Do you see a way to fix it? Make the Open Graph protocol better?

Make it open! Just like they had Facebook FBML instead of XML, they seem to want to control it – make it open. If someone likes something, let us get the data back out, make it truly an open platform and then we can start to see what does and what doesn’t work.

What would be your advice to start-ups in the semantic technologies space? What are ways to monetize linked data?

The two biggest lessons learnt are: one, figure out what problem you are solving before you just start building a semantic search engine or a semantic engine. What I see a tremendous amount of is hammers looking for nails – solutions in search of a problem – and it’s like it’s all about the technology, semantic technologies. What does this technology do better than what’s out there such that you are going to solve a real problem and then there is going to be a market for it, there is a lot of “well, we got the next, fastest NLP parser”, “we found a way to crowdsource ontologies” whatever and yet so? Also, semantic technologies require a lot of money. Prototyping is relatively straight forward. Scale is expensive. That’s where you see a lot of semantic technologies companies going after enabling others, because hardware is expensive [Editor’s Note: to store and analyze large datasets often requires significant investments in storage and processing power] and doing it in scale is more daunting. It’s not like it was years ago, where Natural Language Processing (NLP) wasn’t web-scalable. However, if anything, going around raising a $200,000 seed round and planning to do anything other than building a prototype, I think they are in for an interesting surprise.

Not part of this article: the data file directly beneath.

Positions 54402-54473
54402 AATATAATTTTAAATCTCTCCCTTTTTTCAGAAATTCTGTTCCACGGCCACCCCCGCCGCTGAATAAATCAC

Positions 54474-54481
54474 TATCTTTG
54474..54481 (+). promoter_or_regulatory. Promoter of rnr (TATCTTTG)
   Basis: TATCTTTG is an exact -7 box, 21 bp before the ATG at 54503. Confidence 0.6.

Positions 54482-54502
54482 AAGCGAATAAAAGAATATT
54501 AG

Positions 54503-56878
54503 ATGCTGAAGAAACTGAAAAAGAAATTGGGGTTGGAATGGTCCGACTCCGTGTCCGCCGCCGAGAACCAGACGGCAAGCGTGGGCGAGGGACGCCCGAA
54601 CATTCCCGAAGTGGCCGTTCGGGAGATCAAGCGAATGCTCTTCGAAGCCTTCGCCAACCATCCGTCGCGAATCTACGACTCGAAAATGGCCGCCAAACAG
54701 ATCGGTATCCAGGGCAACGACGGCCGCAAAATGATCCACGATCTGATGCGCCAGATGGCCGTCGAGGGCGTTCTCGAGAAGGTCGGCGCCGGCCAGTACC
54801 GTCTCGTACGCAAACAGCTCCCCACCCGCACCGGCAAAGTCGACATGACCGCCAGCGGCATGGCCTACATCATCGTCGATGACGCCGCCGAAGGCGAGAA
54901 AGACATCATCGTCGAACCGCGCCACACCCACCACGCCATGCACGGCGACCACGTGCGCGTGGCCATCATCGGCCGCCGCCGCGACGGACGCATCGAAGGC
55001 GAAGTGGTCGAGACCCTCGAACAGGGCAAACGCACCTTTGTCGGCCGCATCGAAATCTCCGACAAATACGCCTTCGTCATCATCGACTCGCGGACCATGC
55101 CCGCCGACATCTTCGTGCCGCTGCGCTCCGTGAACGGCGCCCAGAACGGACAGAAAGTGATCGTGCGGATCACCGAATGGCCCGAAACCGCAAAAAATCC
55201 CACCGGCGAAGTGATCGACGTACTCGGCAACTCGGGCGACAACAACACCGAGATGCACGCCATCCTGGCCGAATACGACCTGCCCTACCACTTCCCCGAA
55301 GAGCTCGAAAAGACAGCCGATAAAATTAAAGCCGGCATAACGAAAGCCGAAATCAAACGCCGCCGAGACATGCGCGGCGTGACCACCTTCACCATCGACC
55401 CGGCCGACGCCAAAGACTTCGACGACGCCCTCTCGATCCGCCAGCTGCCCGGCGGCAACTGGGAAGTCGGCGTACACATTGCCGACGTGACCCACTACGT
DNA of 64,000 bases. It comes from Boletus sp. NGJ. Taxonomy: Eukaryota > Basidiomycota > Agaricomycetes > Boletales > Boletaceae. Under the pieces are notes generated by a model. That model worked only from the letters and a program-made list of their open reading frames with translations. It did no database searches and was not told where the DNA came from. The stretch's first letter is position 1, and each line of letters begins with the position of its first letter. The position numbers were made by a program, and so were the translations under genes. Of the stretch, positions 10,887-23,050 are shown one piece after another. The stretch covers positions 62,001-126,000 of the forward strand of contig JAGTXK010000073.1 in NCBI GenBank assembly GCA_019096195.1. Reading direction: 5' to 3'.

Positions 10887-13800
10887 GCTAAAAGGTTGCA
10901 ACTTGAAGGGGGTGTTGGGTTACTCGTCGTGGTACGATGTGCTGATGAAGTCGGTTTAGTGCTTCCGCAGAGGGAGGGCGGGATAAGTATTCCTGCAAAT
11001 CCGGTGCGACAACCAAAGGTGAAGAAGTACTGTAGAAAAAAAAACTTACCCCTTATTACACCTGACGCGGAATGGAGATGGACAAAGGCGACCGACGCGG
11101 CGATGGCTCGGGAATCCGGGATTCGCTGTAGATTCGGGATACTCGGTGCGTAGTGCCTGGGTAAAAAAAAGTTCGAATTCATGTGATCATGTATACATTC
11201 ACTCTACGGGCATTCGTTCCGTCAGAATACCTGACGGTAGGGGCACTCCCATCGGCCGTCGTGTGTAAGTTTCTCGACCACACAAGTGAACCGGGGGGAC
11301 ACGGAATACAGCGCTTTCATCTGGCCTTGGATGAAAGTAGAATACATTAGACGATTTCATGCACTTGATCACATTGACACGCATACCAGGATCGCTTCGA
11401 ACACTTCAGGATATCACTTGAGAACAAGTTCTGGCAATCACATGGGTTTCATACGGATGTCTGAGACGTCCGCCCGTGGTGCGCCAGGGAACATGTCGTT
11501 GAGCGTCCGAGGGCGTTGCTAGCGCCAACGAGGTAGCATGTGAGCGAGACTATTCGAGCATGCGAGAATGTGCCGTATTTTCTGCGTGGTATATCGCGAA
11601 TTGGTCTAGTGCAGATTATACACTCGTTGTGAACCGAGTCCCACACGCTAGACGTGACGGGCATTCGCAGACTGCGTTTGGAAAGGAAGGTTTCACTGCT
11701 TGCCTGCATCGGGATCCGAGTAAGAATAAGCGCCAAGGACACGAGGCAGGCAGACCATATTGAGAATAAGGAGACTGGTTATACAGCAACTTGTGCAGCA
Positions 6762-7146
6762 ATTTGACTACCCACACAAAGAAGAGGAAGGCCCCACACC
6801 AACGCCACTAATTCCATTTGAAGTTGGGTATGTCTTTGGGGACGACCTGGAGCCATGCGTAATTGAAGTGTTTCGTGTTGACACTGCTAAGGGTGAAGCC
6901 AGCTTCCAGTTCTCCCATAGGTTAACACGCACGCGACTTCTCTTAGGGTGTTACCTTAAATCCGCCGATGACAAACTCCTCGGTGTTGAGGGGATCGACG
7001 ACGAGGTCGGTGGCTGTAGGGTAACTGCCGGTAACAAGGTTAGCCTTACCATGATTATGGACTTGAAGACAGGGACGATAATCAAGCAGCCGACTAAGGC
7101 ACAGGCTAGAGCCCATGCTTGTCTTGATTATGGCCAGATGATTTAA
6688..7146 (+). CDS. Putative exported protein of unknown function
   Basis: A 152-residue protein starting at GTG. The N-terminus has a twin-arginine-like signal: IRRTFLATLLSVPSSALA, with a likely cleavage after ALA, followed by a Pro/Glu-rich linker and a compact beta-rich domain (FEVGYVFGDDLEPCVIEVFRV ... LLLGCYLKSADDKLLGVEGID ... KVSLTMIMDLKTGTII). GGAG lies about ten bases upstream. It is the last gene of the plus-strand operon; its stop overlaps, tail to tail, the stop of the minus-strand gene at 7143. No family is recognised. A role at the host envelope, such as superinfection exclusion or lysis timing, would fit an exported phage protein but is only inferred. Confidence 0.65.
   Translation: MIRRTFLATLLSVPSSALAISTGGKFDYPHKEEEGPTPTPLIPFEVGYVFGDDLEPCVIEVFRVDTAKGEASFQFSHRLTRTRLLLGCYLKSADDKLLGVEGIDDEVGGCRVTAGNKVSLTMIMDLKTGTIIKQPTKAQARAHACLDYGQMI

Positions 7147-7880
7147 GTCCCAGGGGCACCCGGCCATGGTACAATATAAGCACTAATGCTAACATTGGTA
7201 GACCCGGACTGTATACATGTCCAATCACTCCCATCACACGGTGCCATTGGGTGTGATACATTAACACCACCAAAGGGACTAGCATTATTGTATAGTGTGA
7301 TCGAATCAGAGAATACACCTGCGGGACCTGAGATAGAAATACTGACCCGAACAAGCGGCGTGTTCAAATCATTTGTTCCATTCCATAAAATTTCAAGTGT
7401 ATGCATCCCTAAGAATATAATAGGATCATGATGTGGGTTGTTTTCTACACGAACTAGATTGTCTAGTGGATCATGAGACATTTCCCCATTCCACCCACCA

Evri is backed by Paul Allen’s Vulcan Capital, an investment firm with a strong footprint in semantic technologies. Do you see many mainstream VCs exploring investment opportunities in semantic technologies?

You know, I do actually, I have seen a lot more activity in the last 12 months than I have seen in a long time. Sometimes I take a step back and say “Well, is this just because I am attuned to it?” but there’s been more mainstream investment in semantic technologies based companies. In 2007, we saw the acquisition of Powerset by Microsoft. You look around and at Ron Conway’s angel investments in semantic startups, the real-time web screaming for filter, we have seen smaller investments and then you have the recent Apple acquisition of Siri, a company building virtual personal assistant software based on semantic technologies.  These transactions have given validation that the technology is here and ready but also that there is a path to liquidity. In the last 6 months I have also seen more interest in what we are doing than in the prior 6 months.